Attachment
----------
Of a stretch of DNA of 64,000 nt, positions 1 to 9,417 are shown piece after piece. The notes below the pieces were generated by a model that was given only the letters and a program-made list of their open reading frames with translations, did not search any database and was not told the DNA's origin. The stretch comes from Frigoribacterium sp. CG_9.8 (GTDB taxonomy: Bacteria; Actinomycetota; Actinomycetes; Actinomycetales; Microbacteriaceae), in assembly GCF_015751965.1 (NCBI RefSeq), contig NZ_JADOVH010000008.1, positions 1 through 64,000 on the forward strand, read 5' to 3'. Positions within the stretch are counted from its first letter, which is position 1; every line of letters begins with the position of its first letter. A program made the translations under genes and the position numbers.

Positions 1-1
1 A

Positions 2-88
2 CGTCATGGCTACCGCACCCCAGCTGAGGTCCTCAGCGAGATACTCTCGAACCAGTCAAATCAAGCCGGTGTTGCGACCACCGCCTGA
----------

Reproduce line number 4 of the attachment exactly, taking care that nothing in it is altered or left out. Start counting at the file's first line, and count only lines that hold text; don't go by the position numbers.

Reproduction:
Positions 2-88